Haleakalā, Eastern Volcano of Maui, USA20.7N 156.3W
This orthorectified image shows the island of Maui, the second-largest of the Hawaiian Islands at 727.2 square miles (1,883 km2) and the 17th largest island in the United States. Maui’s diverse landscapes are the result of a unique combination of geology, topography, and climate. Each volcanic cone in the chain of the Hawaiian Islands is built of dark, iron-rich/quartz-poor rocks, which poured out of thousands of vents as highly fluid lava, over a period of millions of years. Several of the volcanoes were close enough to each other that lava flows on their flanks overlapped one another, merging into a single island.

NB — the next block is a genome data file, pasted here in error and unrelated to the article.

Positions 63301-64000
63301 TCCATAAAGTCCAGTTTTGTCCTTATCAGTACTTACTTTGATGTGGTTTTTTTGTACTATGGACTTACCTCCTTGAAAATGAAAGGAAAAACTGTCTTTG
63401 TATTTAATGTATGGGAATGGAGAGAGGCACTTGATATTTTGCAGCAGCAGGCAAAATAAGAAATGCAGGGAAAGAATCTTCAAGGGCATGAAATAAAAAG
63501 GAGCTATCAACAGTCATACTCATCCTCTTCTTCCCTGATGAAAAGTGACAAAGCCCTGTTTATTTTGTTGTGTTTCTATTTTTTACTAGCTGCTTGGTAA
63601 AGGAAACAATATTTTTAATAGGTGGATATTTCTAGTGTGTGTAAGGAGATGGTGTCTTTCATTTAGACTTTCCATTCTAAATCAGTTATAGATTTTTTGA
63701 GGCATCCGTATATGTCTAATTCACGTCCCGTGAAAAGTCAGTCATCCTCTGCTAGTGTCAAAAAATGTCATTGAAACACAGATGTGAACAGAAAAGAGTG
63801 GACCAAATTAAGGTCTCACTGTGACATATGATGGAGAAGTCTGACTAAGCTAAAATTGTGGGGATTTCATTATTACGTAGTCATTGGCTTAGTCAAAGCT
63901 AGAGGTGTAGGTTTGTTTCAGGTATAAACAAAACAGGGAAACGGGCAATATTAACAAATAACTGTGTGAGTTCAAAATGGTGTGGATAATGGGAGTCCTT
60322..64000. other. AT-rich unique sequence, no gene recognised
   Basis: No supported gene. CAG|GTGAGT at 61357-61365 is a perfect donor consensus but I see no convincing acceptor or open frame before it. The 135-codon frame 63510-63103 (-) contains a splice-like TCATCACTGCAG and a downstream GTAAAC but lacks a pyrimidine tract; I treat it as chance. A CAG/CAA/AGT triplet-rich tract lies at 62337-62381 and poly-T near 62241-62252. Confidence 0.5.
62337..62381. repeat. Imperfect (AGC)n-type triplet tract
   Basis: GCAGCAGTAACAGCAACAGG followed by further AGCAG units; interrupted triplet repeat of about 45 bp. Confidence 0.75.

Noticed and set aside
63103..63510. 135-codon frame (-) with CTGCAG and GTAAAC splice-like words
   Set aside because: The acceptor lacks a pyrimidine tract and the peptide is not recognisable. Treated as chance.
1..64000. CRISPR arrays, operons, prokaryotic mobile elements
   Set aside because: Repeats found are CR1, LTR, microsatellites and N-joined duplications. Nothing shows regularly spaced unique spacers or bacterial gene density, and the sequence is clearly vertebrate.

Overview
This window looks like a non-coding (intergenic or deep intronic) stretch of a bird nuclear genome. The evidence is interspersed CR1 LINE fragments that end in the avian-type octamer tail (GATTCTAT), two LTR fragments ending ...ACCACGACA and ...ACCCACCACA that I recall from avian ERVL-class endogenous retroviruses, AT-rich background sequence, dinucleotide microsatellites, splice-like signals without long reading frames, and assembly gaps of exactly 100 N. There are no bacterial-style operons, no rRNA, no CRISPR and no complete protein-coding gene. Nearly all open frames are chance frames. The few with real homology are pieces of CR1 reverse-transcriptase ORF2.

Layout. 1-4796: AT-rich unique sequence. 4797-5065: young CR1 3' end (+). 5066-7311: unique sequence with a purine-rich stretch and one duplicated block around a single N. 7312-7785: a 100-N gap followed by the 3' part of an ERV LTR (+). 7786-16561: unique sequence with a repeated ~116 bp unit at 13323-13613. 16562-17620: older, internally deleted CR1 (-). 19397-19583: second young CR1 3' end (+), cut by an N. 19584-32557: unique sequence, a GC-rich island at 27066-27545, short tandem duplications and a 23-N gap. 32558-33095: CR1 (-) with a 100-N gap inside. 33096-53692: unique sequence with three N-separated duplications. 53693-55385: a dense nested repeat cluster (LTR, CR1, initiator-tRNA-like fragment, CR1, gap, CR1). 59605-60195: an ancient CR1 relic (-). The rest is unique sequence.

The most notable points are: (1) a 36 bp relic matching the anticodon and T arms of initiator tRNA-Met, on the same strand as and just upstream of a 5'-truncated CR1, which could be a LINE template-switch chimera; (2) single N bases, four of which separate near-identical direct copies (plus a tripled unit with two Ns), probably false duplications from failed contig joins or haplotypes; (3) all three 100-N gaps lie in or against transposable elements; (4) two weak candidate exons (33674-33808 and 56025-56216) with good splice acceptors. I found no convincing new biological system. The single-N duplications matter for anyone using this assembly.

Maui is such a “volcanic doublet”, formed from two shield volcanoes that overlapped one another to form an isthmus between them. This image focuses on the larger, younger volcano to the east, Haleakalā, which rises to more than 10,000 feet (3,000 m) above sea level, but measures 5 miles (8.0 km) from seafloor to summit, making it one of the world’s highest “mountains”. The eastern flanks of the volcano are cut by deeply incised valleys and steep-sided ravines that run downslope to the rocky, windswept shoreline.